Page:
Put this tool to use: Add a UTM tracking to all links that are associated with a single marketing push. That way you can better measure the impact and ROI from your particular event.
Visual Content Tools
Infogr.am helps you build sparkling infographics by entering information right into the Infogram spreadsheets that are built right in to the editor. Standard features are there, too, like design templates and a full design editor.
Put this tool to use: Visualize a monthly report for your business, and share this on social media. You’ll get the boost of visual content plus transparency.
Piktochart is a free-to-try infographic creator with a full editor and themes to turn your data into a work of art.
Put this tool to use: The next time you have some overly complicated (or lengthy) numbers to share, try putting them into a visual design.
If you’d like an extra hand creating visual content like infographics and charts, you can hit the Visually marketplace and find professionals to do the work for you, at up to 1/5 the cost you’d incur going through an agency. Visually specializes in infographics, videos, interactives, and presentations.
Put this tool to use: While the pricing is discounted, it’s still an investment (infographics start at $1,000, for instance.) Save your Visually needs for a rainy day, then make a big splash with a feature announcement video or a presentation for investors.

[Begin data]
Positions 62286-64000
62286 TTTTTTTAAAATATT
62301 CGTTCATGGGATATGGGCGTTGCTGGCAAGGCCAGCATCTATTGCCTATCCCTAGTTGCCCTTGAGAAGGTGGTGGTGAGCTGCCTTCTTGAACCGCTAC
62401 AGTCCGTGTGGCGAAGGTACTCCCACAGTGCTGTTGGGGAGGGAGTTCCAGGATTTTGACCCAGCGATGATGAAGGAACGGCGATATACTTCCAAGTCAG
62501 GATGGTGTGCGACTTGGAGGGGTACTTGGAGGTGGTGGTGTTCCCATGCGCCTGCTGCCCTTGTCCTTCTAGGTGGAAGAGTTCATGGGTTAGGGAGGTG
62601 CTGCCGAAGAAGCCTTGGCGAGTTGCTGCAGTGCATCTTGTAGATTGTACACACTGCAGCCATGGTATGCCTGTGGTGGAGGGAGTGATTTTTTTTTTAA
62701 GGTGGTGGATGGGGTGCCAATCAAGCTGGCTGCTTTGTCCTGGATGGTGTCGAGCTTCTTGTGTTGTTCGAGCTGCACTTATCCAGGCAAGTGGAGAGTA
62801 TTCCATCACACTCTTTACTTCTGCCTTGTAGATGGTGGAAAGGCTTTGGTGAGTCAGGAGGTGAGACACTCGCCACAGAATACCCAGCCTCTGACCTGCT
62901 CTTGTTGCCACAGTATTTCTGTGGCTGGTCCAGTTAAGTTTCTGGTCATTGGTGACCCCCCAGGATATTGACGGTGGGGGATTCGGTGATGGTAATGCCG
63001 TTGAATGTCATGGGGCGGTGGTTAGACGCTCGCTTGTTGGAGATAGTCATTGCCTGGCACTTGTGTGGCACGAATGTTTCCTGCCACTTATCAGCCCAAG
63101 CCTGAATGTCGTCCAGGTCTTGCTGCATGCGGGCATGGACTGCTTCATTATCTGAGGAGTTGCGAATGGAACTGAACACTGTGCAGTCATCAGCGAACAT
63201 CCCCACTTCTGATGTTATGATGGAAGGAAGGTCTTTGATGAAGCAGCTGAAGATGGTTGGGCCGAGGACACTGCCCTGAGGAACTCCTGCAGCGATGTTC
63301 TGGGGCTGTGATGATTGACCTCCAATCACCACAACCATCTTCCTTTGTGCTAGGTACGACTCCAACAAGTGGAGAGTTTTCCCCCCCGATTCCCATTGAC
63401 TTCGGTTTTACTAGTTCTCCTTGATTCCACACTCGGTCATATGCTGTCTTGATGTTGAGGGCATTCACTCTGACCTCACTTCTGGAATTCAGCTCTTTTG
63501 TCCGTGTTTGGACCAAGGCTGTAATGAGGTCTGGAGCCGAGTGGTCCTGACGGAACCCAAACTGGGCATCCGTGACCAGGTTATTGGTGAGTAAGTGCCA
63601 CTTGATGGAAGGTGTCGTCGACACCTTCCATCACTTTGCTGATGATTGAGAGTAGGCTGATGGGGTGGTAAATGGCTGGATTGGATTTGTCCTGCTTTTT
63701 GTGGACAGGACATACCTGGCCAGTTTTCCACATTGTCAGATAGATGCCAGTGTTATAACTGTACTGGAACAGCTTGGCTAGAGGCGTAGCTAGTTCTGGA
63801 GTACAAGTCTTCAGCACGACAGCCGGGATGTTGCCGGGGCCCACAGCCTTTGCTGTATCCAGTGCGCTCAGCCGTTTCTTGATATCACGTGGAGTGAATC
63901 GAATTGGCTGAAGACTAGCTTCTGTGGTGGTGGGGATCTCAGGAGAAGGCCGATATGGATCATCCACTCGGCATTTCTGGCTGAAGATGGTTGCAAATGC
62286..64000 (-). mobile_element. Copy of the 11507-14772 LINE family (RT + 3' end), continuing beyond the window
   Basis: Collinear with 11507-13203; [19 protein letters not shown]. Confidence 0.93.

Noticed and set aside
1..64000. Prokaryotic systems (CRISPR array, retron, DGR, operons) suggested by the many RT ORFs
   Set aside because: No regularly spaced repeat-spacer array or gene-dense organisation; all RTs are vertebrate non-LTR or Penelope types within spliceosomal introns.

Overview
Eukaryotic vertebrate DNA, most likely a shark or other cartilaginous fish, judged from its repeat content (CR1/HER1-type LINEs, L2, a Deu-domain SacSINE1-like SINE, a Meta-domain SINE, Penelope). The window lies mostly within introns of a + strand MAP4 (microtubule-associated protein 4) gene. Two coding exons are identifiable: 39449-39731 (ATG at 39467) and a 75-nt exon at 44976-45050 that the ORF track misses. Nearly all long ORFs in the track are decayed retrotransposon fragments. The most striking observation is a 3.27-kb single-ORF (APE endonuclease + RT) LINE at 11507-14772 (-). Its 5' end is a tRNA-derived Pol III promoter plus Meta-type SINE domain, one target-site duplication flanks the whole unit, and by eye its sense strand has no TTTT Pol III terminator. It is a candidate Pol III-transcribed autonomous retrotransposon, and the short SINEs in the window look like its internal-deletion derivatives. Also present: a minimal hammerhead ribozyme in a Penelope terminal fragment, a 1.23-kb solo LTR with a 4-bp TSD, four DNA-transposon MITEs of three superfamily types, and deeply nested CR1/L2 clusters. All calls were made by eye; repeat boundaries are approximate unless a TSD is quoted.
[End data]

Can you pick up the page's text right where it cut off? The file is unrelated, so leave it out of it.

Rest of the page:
There is a lot to love about Canva. The graphic design app has an incredibly intuitive drag-and-drop interface, and the tooltips and templates make it ideal for beginner designers. Everything is free unless you choose to use something from Canva’s library of stock photos.
Put this tool to use: One of Canva’s default templates is a Pinterest graphic, which comes premade with optimal size for a pin (735 pixels wide by 1102 pixels tall).
A tool we use regularly here on the Buffer blog, Compfight is our source for creative commons images to accompany our content. For your social media posts, images like these can be great additions to a visual content strategy (just be sure to give credit where credit’s due—each compfight picture comes with attribution).
Put this tool to use: Build a small library of free-to-use photos for upcoming social sharing. Sometimes you may come across a good image that just doesn’t quite fit your needs. Save it for later in your Dropbox or on a private WordPress page.
A good graphics program can be a boon to your social media marketing. BeFunky is one of the best—and easiest—ones around, with a complete suite of image editing tools like cropping, scaling, filters, text, and more.
Put this tool to use: I’m sure you’ve seen inspirational quotes placed beautifully onto inspirational photos. Visual content like this is ideal for social networks, and you can pull this off easily with BeFunky.